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Are you a Fredo?

Fredo was the fictional character in Godfather, son of Vito Corleone and brother to Michael Corleone played by John Cazale

Fredo wants to do things, he's smart, and eventually goes swimming with the fishies in the lake.

You want respect, you show you can do things, not to anyone else, but to yourself, I believe the handicappers mentality and approach is like Yogi Berra would have said, 'its 70% of the game, the other 80% can be attributed thru luck and ability'

The game owes you nothing, you have to earn it.

From day one, as an handicapper, I have tried to surround myself with the information I believe is essential, I had good teachers, I read their books, James Quinn, Steve Davidowitz, even Andrew Beyer.

I read the Quirin approach to race shapes, I built a foundation academically, and then went to learn from horsemen, Jack B Haynes, at Santa Anita in the 80s, and later Rudy Delguidice thru the sales and prepping horses.

Use your intelligence more than ego and arrogance.

Last night at our weekly Zoom we showed via videos how the workouts times you see in the paper are deceiving, we have viewed races in the past and noted how they differed visually from running lines.

Let's call it for what it is, nobody will do the bidding for the horseplayer.

You have to do it yourself, information is knowledge, knowledge is power, even in our current society of instant gratification.

Players want it know, not later, not building an understanding for the future. They want it yesterday, and tomorrow is too late.

I will continue to look at specific races on the cards, for example like today at Gulfstream and Oaklawn. I will play my bread and butter, using my visual handicapping skills.

I know the meets I do well, and where I don't.

I listen to handicapping shows, but not for horses, but content, and ideas. It helps me judge the people behind the picks.

Picks mean nothing to me, but I look for a nugget. For example, if Andie Biancone or Samantha Perry discuss the development of a horse and physical attributes, and no, I don't mean whether it's dappled out or not, but physical growth, weight, and overall attitude of the horse, I'm all ears!

If I hear, as we do every summer, about golden and/or dead rails, Beyer figures improvement or decrease by two points, I have tendency to shut those off, its just noise in the background.

Its Charlie Brown's mother voice: "wa wa wa wa"

Fredo had never respect for himself, he was a very well crafted character.

You are a Fredo, if you walk around life thinking you are owed in some shape for form. If your arrogance of who you are keeps tripping you up at the windows, then you are Fredo. Walk the walk and talk the talk, is far. more rewarding than 'Money Talks and Bullshit Walks'', a rhyming elaboration.

Know what you don't know and learn, grow, just like that 2yo turning 3, there has to be growth, same for handicappers.

I learn every day, to this day, I watch racing daily to learn, not directly to bet.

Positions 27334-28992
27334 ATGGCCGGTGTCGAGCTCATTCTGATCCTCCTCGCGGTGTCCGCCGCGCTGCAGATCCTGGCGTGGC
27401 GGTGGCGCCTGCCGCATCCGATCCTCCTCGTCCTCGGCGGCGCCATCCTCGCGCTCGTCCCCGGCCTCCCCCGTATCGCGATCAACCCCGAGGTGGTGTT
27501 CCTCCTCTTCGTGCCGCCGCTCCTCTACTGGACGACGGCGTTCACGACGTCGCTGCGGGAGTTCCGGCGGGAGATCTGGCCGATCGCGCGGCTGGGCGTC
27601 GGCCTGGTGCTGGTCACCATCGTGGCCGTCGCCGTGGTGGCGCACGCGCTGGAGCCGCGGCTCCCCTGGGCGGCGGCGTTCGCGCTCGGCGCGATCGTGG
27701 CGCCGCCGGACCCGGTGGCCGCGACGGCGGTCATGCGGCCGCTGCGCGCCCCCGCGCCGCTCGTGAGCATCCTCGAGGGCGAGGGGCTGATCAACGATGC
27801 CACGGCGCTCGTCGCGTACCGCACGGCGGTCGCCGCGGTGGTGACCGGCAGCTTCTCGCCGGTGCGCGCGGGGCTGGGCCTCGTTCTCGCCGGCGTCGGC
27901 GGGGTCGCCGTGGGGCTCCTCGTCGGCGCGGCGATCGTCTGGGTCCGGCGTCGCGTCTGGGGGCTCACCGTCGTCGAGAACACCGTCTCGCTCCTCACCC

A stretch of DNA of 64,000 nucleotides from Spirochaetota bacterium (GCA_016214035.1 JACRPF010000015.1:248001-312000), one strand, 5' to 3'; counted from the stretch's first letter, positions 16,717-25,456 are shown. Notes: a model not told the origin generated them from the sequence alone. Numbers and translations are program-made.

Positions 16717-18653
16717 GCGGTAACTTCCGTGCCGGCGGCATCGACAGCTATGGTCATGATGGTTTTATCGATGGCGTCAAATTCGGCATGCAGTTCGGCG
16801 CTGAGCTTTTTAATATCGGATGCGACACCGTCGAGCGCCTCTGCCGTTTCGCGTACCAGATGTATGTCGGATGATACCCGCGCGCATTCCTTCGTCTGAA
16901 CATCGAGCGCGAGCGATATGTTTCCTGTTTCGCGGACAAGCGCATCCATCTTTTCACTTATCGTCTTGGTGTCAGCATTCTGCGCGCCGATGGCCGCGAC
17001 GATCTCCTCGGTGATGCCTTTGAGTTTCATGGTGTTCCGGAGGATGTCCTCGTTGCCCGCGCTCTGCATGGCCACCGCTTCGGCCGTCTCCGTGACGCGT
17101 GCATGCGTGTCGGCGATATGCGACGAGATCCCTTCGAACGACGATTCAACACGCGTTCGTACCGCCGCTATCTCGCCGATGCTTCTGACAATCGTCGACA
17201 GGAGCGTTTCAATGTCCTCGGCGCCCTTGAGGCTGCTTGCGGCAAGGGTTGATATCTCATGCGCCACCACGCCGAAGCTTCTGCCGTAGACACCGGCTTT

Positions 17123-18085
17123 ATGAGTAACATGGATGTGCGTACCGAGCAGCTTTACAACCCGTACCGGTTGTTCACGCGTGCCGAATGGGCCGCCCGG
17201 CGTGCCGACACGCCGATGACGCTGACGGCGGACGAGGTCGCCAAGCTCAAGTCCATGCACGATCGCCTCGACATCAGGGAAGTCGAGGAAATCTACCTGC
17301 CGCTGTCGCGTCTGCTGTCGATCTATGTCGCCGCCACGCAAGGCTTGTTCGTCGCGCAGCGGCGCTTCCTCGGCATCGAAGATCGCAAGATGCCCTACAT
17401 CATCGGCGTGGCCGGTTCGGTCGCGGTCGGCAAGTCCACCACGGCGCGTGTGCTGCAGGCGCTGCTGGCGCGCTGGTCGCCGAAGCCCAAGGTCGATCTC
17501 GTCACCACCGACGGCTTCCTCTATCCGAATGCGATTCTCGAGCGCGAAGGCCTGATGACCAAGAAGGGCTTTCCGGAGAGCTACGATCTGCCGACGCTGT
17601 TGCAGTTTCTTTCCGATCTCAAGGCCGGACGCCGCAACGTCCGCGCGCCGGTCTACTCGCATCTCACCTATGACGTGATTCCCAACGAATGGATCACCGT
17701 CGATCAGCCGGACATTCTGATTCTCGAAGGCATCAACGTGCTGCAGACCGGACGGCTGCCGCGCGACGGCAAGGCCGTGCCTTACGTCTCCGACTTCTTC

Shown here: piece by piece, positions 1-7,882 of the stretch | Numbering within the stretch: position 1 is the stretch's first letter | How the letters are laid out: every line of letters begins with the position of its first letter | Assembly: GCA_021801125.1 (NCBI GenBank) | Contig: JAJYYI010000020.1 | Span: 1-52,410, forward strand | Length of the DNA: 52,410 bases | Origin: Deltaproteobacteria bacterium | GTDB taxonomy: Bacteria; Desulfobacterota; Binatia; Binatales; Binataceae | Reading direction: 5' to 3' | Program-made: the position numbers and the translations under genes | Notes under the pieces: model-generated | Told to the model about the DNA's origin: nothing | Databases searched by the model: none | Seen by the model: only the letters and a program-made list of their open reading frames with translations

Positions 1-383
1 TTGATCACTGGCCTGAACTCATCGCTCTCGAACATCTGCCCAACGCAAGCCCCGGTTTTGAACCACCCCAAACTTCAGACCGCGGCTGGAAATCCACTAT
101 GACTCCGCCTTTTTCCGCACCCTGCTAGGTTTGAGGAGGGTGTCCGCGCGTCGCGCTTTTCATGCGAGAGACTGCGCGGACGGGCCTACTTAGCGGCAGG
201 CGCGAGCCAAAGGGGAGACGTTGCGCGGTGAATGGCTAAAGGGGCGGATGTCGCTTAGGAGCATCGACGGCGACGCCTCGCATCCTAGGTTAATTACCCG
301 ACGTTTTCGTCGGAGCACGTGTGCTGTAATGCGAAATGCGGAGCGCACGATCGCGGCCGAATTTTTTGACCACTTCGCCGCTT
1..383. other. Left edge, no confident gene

I lay out my opinions and then make a decision on the race, you would be amazed how many like a horse and then make a case for it, in what sense is that going to end well?

I hear the talk about takeout, but those same individuals who are using takeout as an excuse are playing the tracks with the highest takeouts.

Money talks, Bullshit walks.

Barry Meadow and I used to play a game, and we would pick the longest shot in the race, and set out to make a case for it. It was bullshit at its best and that's what it was meant to be, how much 'comical' bullshit we could dredge up on a horse to make a case, even though we knew very well we would never play that horse.

Barry and I, giggled and laughed, at how we could take a hopeless long shot and make that horse relevant via terms, scattered jargon and simply bullshit. We entertained ourselves at the track when he visited morning works.

Many horseplayers can do things like that, they can conjure up an argument on a long shot to allow themselves the confidence to play the horse. 'The quintessential longshot was Barry's tagline.

If it makes you feel good, playing against short priced horses, you are like the white knight in the game, playing value.

The name of the game is picking winners, just because a horse is a price, you want to be the hero, and pick the price play, the value play. About a novel thought, pick the winner, about that for a starting point?

Whether you bet on a 10-1, 20-1 or 7/2, a loser is a loser. You lose your wager all the same, but in the mindset of Fredo's you bet value. You bet a loser but you got value?

If an alien race took interest in handicappers mentalities they would run out of this galaxy so fast, for cover.

The name of the game is picking winners. End of story. There is nothing else you should try to do other than pick winners.

How you bet those winners and ticket structure is also in the eye of the beholder.

Ticket Structure, a winning ticket doesn't mean you had a winning ticket structure, you picked winners, but a losing ticket is a losing ticket, no matter what grandiose ticket structure you unveiled, you didn't pick winners.

I laugh out loud when I see posts about players citing the ticket structure on a winning ticket, they picked winners, not the structure.

Ticket structure is in the eye of the beholder and it is sensitive to each and every single horseplayer, my ticket structure is going to differ from yours, because of what I feel is important, that's ticket structure to me.

Horseplayers often quit and walk away from the game, they cite Takeout, and other excuses, but, at the end of the day, they can't win.

They blame cheating trainers, blame jockeys, blame their luck, but never ever blame themselves.

Like Fredo, they are smart, they can do things, but in the end they go swimming with the fishies.


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